Alchemic Desire. On The Most Powerful Catalyst On The Planet a Film by Füsun Türetken
Alchemic Desire is a film exploring the parallels between the practice of trading metals – in particular in the London Metal Exchange (LME) – and the practice of alchemy.
The world’s biggest physical metals exchange, the London Metal Exchange, is one of the few remaining venues to retain an active open-outcry trading floor alongside electronic dealing. This in contrast to other commodity exchanges, such as grains and oil, which have moved almost entirely to an electronic market. The so-called ‘Ring’ of the LME is enclosed by the dealers’ office booths, where electronic trading takes place at the same time. Trading is recorded by microphones and video cameras in case of any dispute. The interior is filled with technological devices made of metallic salts: Black Liquid Crystal Screens with ever-changing digits in different colors and metallic microphones installed in a circle replace the stars and the zodiac signs in the sky, that the alchemists referred to when staging and crafting their metals. This skyring of suspended microphones records every word and shout. The sounds are fed into a blackbox, saved for a certain amount of time, to be deleted the same day. Wires, cables, digits, traders. Metals, metals everywhere. And flesh.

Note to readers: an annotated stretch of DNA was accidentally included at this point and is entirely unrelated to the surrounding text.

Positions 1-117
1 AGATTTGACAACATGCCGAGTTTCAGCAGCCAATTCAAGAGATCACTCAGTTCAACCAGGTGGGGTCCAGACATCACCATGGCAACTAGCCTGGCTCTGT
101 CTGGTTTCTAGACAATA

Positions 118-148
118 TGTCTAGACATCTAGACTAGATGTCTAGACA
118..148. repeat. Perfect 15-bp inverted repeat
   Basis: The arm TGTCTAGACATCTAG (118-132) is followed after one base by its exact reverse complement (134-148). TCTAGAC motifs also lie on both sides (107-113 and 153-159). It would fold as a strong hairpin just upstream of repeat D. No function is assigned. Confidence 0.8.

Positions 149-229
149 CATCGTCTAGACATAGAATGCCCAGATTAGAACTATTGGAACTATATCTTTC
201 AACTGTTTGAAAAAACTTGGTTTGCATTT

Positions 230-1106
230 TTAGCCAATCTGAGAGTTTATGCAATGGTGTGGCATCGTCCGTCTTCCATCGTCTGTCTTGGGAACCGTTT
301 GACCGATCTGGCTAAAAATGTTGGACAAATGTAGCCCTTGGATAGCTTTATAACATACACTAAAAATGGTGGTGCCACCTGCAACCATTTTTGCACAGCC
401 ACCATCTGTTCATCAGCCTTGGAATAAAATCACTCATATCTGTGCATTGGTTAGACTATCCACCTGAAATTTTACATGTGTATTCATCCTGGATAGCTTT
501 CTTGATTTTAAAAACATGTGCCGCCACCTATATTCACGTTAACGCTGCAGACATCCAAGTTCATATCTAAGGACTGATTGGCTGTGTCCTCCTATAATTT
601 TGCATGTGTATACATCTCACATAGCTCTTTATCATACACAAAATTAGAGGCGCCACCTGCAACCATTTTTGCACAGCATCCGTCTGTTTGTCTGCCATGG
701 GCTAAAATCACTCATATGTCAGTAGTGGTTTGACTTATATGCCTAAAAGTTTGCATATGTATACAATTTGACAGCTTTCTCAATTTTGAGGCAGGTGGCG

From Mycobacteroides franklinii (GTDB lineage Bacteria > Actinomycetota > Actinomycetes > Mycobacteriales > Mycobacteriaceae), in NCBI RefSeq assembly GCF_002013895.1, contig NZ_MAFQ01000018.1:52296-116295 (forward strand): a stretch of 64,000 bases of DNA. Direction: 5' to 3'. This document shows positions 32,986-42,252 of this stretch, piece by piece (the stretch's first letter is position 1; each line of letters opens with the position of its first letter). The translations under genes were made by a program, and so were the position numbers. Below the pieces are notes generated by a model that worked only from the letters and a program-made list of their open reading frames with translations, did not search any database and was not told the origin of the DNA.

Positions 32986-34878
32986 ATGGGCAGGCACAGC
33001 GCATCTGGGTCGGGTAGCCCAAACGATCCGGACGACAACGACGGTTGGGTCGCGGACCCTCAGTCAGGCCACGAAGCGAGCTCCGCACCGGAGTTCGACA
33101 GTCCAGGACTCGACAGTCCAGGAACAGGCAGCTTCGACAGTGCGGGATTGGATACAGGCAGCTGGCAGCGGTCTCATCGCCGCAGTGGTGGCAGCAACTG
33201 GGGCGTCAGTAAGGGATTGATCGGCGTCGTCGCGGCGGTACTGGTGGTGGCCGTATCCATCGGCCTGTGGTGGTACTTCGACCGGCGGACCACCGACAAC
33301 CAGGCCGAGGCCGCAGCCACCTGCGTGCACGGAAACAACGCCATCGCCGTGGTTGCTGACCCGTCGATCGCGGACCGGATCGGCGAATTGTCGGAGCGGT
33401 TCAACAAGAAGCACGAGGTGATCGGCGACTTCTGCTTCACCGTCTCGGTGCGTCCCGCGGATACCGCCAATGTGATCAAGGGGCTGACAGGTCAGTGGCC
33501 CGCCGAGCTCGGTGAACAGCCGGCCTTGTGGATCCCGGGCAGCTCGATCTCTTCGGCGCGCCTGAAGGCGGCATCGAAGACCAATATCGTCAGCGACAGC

The London Metal Exchange is a latter-day Circus Maximus with gladiators in their regular uniforms, roaring, performing metallic life, holding metal pens; their modern armory replacing the ancient heavy metal swords and shields. It is in this enclosed forum where the metals are traded in rings of five minutes each. In this arena, the ghosts of the expatriate matter and metal are leading humans on like marionettes attached to their metallic wires, day in day out.
In the London Metal Exchange, the medieval blacksmith is replaced by the trader. Now, it’s the traders’ hands, moving large amounts of chunks of aluminum, lead, zinc, gold and silver, that are oily and their skin shines of salty mineral sweat while they toil to feed the desire of the industry.
text, images © Füsun Türetken